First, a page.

Presentation on theme: "Creating a Policy Framework and FY14 Proposed Budget Presentation to the EEC Board October 16, 2012."— Presentation transcript:
Creating a Policy Framework and FY14 Proposed Budget Presentation to the EEC Board October 16, 2012
Strategic Plan Context The presentation of the FY14 budget is in the context of the EEC Strategic Plan. WORKFORCE: Create a workforce system that maintains worker diversity and provides resources, supports, expectations, and core competencies that lead to the outcomes we want for children. QUALITY: Create and implement a system to improve and support quality statewide. ACCESS: Increase and promote family support, access, and affordability. 2
Building the Foundation 3 Over the past three years we have made a significant amount of progress improving the infrastructure and delivery of the early education and care system. We are ready for an investment in our future to sustain these initiatives and create new ones. QRIS Professional Qualifications Registry Workforce Development Kindergarten Readiness Assessment RTTT-ELC: Birth to Grade 3 Alignment Learning Standards Aligned with Common Core Updated Regulations
EEC Total Available Budget 4 (Amount in Millions)
EEC Waitlist vs. IE Children Served 5 Spike in July 09 is due to 3A to 3D transitional children from DTA to IE.
Immediate Needs 6 In a time of limited resources, and in the absence of any funding increases, we have many immediate needs to consider, as follows: 1. A Rate Increase: The most recent Massachusetts Market Price Child Care Survey shows that we are not close to reimbursing at the federally suggested level of the 75 th percentile. There has not been a rate increase since March 2009, after 9C which was less than 1%. 2. Access for high needs children: Voucher access has been closed since February 2011. 3. Staffing to Support Historical Deficit in Licensing, Monitoring, and Implementation of Systems to Support Policy for Closing the Proficiency Gap. 4. Transportation: Funding is needed to support the actual cost of transportation in the field.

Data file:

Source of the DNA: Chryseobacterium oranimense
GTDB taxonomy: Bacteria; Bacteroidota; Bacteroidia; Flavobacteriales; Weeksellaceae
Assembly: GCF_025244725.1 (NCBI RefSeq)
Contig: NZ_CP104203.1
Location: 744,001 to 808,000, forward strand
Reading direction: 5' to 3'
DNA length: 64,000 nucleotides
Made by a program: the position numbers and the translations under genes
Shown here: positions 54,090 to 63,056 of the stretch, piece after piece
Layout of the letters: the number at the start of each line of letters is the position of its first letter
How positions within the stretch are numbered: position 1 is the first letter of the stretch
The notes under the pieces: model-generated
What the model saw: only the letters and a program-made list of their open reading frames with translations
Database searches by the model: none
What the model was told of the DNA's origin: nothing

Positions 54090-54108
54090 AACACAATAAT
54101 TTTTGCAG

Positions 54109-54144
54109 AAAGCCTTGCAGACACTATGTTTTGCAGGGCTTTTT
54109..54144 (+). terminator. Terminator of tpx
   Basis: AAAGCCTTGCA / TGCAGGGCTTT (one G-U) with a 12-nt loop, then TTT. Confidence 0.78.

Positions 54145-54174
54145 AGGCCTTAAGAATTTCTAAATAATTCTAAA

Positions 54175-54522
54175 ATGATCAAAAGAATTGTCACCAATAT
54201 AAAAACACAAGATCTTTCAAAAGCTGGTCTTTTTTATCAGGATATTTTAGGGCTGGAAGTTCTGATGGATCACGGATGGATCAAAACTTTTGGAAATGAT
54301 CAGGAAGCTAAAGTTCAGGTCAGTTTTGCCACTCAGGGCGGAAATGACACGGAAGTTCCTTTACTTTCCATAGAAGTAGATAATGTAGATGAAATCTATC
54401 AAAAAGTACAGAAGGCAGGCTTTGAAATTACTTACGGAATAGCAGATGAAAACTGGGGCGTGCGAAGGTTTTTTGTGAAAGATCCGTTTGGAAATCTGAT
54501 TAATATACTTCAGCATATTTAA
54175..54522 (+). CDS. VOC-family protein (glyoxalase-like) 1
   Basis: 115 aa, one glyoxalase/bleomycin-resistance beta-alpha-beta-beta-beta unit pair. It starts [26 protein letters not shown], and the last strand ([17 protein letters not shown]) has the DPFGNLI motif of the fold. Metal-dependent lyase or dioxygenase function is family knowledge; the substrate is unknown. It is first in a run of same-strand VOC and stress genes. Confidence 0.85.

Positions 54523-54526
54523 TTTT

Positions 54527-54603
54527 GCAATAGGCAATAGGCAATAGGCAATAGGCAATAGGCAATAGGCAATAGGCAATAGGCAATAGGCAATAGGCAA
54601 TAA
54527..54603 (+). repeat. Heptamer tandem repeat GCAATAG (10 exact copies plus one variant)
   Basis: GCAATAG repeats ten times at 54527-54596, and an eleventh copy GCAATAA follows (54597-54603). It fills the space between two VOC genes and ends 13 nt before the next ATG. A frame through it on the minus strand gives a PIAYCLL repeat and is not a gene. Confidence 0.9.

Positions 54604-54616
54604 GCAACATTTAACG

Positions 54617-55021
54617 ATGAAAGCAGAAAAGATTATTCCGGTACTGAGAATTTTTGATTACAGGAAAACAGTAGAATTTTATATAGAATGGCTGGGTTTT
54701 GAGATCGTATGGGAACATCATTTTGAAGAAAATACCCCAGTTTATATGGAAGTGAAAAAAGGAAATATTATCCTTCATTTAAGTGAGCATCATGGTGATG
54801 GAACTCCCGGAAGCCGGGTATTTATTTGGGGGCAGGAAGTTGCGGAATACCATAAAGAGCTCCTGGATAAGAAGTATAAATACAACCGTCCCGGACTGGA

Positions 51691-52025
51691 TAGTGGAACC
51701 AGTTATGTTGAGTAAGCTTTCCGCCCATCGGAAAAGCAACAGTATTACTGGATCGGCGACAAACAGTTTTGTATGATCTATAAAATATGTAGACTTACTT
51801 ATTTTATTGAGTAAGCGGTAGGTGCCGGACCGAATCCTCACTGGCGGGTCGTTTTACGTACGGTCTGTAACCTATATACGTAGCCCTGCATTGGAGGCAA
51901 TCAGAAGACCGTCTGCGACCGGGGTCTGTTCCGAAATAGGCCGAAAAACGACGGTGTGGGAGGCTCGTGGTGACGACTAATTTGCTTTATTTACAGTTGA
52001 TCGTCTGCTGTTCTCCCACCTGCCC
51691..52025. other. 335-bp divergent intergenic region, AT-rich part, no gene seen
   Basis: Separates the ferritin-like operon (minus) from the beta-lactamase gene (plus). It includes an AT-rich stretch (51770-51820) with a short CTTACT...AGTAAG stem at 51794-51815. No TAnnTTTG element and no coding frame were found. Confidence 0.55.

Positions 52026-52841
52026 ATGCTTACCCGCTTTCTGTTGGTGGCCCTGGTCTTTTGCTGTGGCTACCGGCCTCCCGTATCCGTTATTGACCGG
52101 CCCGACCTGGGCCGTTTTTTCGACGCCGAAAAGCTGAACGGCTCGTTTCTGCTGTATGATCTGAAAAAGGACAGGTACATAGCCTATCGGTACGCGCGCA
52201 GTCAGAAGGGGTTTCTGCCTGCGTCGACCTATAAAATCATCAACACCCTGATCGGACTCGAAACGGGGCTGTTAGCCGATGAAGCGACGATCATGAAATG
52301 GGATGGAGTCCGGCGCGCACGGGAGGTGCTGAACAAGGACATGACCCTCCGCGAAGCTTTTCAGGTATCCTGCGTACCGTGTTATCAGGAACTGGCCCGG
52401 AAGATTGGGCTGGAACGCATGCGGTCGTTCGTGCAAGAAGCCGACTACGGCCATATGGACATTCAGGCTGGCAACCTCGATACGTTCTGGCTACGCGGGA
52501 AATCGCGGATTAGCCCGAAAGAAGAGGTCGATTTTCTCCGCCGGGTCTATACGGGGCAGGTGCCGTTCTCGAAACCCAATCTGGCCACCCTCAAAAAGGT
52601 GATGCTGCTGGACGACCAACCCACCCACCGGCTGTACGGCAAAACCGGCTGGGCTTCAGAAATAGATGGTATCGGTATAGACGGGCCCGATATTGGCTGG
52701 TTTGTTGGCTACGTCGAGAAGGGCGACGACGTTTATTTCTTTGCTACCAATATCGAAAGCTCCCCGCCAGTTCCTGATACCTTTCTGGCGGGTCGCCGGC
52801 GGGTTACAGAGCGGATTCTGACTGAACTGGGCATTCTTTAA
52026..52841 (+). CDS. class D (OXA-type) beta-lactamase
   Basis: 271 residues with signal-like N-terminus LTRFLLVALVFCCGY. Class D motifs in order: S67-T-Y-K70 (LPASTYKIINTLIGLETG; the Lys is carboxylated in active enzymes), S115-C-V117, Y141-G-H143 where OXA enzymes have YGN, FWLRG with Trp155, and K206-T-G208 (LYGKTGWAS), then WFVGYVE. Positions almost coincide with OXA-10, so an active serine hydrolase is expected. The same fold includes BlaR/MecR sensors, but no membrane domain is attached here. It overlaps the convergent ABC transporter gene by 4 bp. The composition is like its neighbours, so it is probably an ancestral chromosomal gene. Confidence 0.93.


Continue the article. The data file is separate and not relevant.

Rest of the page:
Responding to Immediate Needs 7 In a time of limited resources, and in the absence of any funding increases, we have many immediate needs to consider, as follows: Rate Increase: $13,790,577 or 28% of $50M The cost of a 3% increase rate increase for programs in QRIS has been added as a separate cost for each of the caseload accounts and is part of the overall $50M request. IE: $7,645,174 DTA: $4,397,492 DCF: $1,747,911 Quality: $12,500,000 or 25% of $50M 25% of the total is set aside for grants to QRIS validated programs which could include grants to programs for salary, structure and additional education for staff. Access for high needs children: $23,709,423 or 47% We estimate that we could serve 2,790 IE children on an annualized basis.
Early Education and Care System Non CCDBG-Eligible Children 10 Children on Waitlist Possibly Eligible Age Criteria Infant (0 – 14 months): 5,129 Toddler (15 months – 2.9 years): 9,722 Preschool (2.9 years – 5 years): 15,239 Example of No. of potential children served Infant/Toddler Rate (3% Level 2 increase has been applied.) Cost estimate assumes Center Based Program for 261 days
Access to Care: Cost of Staffing 11 In November, 2010, the Board recommended the staffing pattern recommended below. If we were to increase funding for access, it is even more critical to fill the open positions in Fiscal, Policy, Quality Supports, and Communication.
12 Center Based Prices by Age The most recent Massachusetts Market Price Child Care Survey shows that even with the implementation of the infant rate for all infants and toddlers, we will not be close to reimbursing at the federally suggested level of the 75 th percentile. Rate Comparison
13 Family Child Care Prices By Age The most recent Massachusetts Market Price Child Care Survey shows that even with the implementation of the infant rate for all infants and toddlers, we will not be close to reimbursing at the federally suggested level of the 75th percentile.